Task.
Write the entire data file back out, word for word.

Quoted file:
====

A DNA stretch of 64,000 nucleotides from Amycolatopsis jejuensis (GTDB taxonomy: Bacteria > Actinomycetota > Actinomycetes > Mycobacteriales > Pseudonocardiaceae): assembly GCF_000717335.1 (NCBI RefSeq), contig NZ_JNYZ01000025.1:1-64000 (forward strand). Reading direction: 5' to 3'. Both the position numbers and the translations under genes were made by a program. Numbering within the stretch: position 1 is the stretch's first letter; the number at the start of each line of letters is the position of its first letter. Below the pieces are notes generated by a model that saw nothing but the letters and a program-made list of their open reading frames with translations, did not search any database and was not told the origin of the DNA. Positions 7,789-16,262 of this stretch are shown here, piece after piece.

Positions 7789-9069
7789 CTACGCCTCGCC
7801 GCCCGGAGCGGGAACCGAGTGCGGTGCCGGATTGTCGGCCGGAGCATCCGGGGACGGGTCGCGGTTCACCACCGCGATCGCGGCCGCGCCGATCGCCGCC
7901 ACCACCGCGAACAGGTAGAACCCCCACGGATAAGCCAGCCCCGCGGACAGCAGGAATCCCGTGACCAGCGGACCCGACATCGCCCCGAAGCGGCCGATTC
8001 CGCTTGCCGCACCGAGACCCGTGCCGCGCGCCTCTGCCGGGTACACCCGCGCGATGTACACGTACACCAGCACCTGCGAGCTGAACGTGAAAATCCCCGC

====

A DNA stretch of 64,000 nucleotides from Amycolatopsis jejuensis (GTDB taxonomy: Bacteria > Actinomycetota > Actinomycetes > Mycobacteriales > Pseudonocardiaceae): assembly GCF_000717335.1 (NCBI RefSeq), contig NZ_JNYZ01000025.1:1-64000 (forward strand). Reading direction: 5' to 3'. Both the position numbers and the translations under genes were made by a program. Numbering within the stretch: position 1 is the stretch's first letter; the number at the start of each line of letters is the position of its first letter. Below the pieces are notes generated by a model that saw nothing but the letters and a program-made list of their open reading frames with translations, did not search any database and was not told the origin of the DNA. Positions 7,789-16,262 of this stretch are shown here, piece after piece.

Positions 7789-9069
7789 CTACGCCTCGCC
7801 GCCCGGAGCGGGAACCGAGTGCGGTGCCGGATTGTCGGCCGGAGCATCCGGGGACGGGTCGCGGTTCACCACCGCGATCGCGGCCGCGCCGATCGCCGCC
7901 ACCACCGCGAACAGGTAGAACCCCCACGGATAAGCCAGCCCCGCGGACAGCAGGAATCCCGTGACCAGCGGACCCGACATCGCCCCGAAGCGGCCGATTC
8001 CGCTTGCCGCACCGAGACCCGTGCCGCGCGCCTCTGCCGGGTACACCCGCGCGATGTACACGTACACCAGCACCTGCGAGCTGAACGTGAAAATCCCCGC